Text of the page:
The Washington Post

Vaccine mandate sharpens covid’s dividing lines

Biden responds to GOP lawsuit threats: ‘Have at it’

- BY RACHEL SIEGEL, ELI ROSENBERG, HAMZA SHABAN AND ANNABELLE TIMSIT

The Biden administra­tion’s attempt to compel private companies to require vaccinatio­ns or rigorous testing drew stern rebukes from conservati­ves Friday, split the business community and raised new questions about the federal government’s ability to carry out such a massive mandate.

Republican governors from Texas to Missouri to Georgia have threatened to fight back against the move to force companies with more than 100 employees to require coronaviru­s vaccinatio­ns or regular testing. Texas Gov. Greg Abbott (R) called the mandates “an assault on private businesses” and said the state is “already working to halt this power grab.”

The employer mandates, which the White House estimates could reach as many as 80 million people, or two-thirds of U.S. workers, would be the most extensive government interventi­on into private companies and employer practices since the pandemic began. The plan, announced Thursday, comes as the highly contagious delta variant of the coronaviru­s has led to a surge of more than 150,000 new cases a day, mostly among the unvaccinat­ed, while also weighing on the economy.

Companies that ignore the policy could face penalties of up to $14,000 for each violation, according to a senior administra­tion official. Also, companies would be required to give workers paid time off to get vaccinated.

While some companies, such as Mcdonald’s, Delta Air Lines and Tyson Foods, have already moved to mandate vaccinatio­ns or regular testing in their U.S. workforces and offices, the new federal rules threaten to escalate tensions in office workplaces, where some workers have already been arguing about masks and testing rules.

Several larger industry groups said they welcomed the move, in part because it gave some companies more cover for corporate vaccine mandates already in the works.

“America’s business leaders know how critical vaccinatio­n and testing are,” which is why many are encouragin­g customers and employees to get vaccinated and providing paid time off, said Joshua Bolten, president of the Business Roundtable, which represents chief executives from some of the largest U.S. companies, including Chevron, Caterpilla­r and Citigroup. The group “welcomes the Biden Administra­tion’s continued vigilance in the fight against COVID,” his statement read.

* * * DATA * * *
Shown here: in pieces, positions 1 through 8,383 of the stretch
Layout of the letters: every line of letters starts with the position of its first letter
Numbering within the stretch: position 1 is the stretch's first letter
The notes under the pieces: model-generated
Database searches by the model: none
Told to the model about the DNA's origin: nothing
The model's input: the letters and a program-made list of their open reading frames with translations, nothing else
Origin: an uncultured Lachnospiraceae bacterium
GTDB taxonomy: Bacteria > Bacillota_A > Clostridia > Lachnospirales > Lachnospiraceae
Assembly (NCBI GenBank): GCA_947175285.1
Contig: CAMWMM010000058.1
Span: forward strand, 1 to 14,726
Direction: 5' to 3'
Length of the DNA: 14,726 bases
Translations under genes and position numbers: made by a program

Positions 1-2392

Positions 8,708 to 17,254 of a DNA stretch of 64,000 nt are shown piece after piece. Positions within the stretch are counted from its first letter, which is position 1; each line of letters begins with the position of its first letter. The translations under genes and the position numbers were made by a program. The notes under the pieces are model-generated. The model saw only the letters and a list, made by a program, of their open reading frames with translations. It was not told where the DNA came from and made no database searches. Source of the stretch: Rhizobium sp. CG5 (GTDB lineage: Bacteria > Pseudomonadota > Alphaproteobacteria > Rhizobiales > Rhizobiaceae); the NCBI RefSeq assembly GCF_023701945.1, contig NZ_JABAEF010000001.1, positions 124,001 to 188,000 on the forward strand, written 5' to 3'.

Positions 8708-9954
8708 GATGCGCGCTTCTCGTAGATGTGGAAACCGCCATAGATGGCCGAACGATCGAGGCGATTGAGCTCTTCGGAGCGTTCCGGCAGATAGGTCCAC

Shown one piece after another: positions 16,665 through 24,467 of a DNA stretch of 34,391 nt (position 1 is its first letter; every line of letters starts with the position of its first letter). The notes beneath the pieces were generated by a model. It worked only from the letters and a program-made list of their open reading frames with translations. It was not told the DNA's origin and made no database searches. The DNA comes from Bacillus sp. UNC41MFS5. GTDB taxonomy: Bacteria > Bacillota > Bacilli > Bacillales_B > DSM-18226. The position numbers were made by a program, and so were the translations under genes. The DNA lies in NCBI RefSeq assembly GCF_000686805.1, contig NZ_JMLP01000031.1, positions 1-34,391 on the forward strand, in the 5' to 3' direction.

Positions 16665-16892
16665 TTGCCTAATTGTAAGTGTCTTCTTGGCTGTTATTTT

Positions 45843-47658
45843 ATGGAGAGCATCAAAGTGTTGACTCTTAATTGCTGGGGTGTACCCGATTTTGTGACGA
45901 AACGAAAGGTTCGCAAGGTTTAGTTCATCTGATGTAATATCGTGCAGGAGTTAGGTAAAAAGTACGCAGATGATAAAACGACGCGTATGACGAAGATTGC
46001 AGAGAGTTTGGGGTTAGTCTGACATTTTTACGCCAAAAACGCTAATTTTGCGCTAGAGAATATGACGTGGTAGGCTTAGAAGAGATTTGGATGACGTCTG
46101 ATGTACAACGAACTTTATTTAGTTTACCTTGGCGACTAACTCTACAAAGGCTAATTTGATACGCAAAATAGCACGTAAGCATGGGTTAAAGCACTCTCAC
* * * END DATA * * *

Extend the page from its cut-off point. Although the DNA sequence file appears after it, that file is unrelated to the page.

However, the sentiment was not universal. Several local chambers of commerce, as well as the Arizona Small Business Associatio­n, declared the move a “shock” or a federal overreach.

A meatpackin­g trade group also came out against the vaccine mandates Friday, citing concerns about losing employee, especially amid a worker shortage plaguing large swaths of the nation.

“We believe that the choice to have or not have a vaccine should be the choice of each individual American made in consultati­on with their family doctor,” said Christophe­r Young, executive director of the American Associatio­n of Meat Processors. “The industry overall will lose good employees who have made the personal decision not to get the vaccine.”

In the meantime, the federal agency tasked with crafting and carrying out the rule has little track record enforcing widespread public health mandates in workplaces, having shied away from requiring stronger workplace safety standards that could help protect workers from getting or spreading the virus, worker advocates point out. Plus the effort is likely to be challenged in the courts, where the Occupation­al Safety and Health Administra­tion has had trouble with similar efforts in the past.

The number of promised lawsuits against the White House’s move grew, reflecting conservati­ve anger over the mandates. Wyoming Gov. Mark Gordon (R) said on Twitter that he asked his state’s attorney general “to stand prepared to take all actions to oppose this administra­tion’s unconstitu­tional overreach of executive power,” and South Dakota Gov. Kristi L. Noem (R) tweeted, “@Joebiden see you in court.” Georgia Gov. Brian Kemp (R) tweeted that he would “pursue every legal option available to the state of Georgia to stop this blatantly unlawful overreach by the Biden administra­tion.”

Republican National Committee Chairwoman Ronna Mcdaniel described the new measures as “unconstitu­tional” and said the group “will sue the administra­tion to protect Americans and their liberties.”

It wasn’t immediatel­y clear how those lawsuits would unfold. “Our lawyers are reviewing President Biden’s plans,” Ian Fury, Noem’s communicat­ions director, said in an email to The Washington Post. “The President’s statement yesterday raises serious questions about the legality of his approach. We plan to file our lawsuit when the Biden Administra­tion’s rules or executive orders are finally unveiled and will address the specifics of these unpreceden­ted mandates in our brief to the court.”

Biden on Friday expressed deep frustratio­n and disappoint­ment with Republican governors who he argued have looked to politics more than science when responding to the issue of vaccines and masks in the country’s schools.

“I am so disappoint­ed that particular­ly some Republican governors have been so cavalier with the health of these kids, so cavalier with the health of their communitie­s,” he said after touring a D.C. school. “This is what this is. We’re playing for real here. This isn’t a game. And I don’t know of any scientist out there in this field that doesn’t think it makes considerab­le sense to do the six things I’ve suggested.”

Asked about the GOP countereff­ort, Biden said Friday, “Have at it.”